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Published: 04 May 2021   •   Media release

The Murray–Darling Basin Authority anticipates that the water volume in the Menindee Lakes could surpass 640 gigalitres late this week, triggering water sharing arrangements agreed between New South Wales, Victoria and South Australia.

MDBA Executive Director of River Management, Andrew Reynolds, said between 800 and 950 gigalitres could flow from the Darling River into the lake system in far-west New South Wales, according to the latest information from WaterNSW.

"This is the most significant volume of water to enter the lakes in five years, thanks to the heavy autumn rainfall in the northern catchments," Mr Reynolds said.

"This water is critical for the wellbeing of the Baakindji people and the confidence of the Menindee community as a whole. The lakes are also important for local tourism and a recognised site for fish and bird breeding."

As determined by the Basin states in the Murray–Darling Basin Agreement, when the storage volume reaches 640 gigalitres, or 37 per cent capacity, water in the lakes is available to meet demands downstream. In managing the River Murray System, the MDBA can call on that water on the states' behalf. The lakes continue to be actively managed by the NSW Government.

The state governments require the MDBA to maximise the total volume of water available across the River Murray System. This means water is often drawn from the Menindee Lakes in preference to other storages such as Hume and Dartmouth dams, which have lower rates of evaporation and seepage.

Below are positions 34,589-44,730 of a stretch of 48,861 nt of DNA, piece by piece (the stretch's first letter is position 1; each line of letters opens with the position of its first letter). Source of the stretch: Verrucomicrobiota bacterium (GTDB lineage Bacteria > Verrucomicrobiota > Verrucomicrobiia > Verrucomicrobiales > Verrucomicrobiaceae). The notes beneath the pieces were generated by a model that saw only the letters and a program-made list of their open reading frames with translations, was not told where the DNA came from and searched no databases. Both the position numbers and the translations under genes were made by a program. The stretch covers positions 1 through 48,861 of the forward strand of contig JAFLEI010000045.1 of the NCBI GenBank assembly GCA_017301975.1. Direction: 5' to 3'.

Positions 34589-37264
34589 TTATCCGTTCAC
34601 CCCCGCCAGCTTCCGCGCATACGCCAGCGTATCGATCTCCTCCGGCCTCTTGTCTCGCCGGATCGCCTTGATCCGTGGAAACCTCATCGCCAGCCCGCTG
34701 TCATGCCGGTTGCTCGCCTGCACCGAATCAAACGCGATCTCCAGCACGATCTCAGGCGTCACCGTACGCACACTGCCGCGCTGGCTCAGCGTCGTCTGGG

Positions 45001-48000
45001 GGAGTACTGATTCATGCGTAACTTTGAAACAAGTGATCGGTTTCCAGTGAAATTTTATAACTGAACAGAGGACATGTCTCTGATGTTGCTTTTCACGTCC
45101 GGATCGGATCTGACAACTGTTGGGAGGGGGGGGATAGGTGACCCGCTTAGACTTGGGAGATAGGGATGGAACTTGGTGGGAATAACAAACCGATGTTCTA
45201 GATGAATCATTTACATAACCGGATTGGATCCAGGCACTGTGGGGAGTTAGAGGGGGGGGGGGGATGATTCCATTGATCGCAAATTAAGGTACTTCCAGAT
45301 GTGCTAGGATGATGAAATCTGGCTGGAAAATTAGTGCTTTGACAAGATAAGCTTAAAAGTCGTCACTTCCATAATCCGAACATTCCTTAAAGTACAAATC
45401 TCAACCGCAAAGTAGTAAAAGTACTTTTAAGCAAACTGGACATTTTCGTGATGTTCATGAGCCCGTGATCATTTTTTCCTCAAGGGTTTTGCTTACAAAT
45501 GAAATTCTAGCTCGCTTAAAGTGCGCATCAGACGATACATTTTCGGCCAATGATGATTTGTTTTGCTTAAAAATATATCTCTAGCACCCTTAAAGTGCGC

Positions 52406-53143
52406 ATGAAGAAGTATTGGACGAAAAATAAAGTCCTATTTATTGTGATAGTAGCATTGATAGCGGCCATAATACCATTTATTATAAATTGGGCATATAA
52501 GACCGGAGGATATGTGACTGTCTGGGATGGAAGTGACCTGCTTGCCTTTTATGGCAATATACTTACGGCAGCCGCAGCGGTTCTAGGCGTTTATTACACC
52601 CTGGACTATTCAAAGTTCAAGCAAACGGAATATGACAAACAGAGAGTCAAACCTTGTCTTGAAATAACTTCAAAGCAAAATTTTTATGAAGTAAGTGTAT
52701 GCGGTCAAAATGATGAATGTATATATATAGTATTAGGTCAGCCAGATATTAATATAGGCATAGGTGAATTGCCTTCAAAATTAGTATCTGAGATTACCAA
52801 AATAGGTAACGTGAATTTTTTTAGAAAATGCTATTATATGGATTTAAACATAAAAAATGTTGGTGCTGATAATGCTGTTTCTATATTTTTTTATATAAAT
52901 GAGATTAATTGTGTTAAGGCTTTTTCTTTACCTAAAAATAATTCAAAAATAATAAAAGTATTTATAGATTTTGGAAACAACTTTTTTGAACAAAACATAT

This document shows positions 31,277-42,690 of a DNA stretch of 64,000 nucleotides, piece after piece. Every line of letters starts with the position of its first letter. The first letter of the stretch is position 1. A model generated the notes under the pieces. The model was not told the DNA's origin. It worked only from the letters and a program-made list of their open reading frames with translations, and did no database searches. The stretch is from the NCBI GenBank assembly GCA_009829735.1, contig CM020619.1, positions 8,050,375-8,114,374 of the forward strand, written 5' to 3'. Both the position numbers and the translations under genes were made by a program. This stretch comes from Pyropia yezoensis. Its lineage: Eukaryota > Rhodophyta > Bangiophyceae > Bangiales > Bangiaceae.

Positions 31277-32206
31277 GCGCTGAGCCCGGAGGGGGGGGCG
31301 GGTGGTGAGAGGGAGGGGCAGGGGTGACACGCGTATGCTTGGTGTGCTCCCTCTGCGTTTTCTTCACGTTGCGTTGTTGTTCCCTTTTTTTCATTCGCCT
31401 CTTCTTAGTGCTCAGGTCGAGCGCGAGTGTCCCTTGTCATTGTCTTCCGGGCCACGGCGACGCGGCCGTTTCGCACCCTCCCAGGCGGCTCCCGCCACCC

"Operating the Menindee Lakes is challenging, and whenever we call on water on behalf of Basin states we consider community needs and enhancing environmental outcomes as well as the needs of downstream water users who order water," Mr Reynolds said.

"Given the current state of the river system, significant releases of water are not likely from the Menindee Lakes until late spring or summer, although we will continue to evaluate this. If conditions are dry in coming weeks, that might change with rising demand for water but the volume required by the states from the Menindee Lakes in that circumstance would be relatively small."

The last time the lakes were shared between New South Wales, Victoria and South Australia ended in December 2017, when levels dropped below 480 gigalitres. Since then, in accordance with the Murray–Darling Basin Agreement, water in the lakes has been reserved for New South Wales use.

For more information about the Menindee Lakes visit: www.mdba.gov.au/river-information/running-river-murray/menindee-lakes.

ENDS

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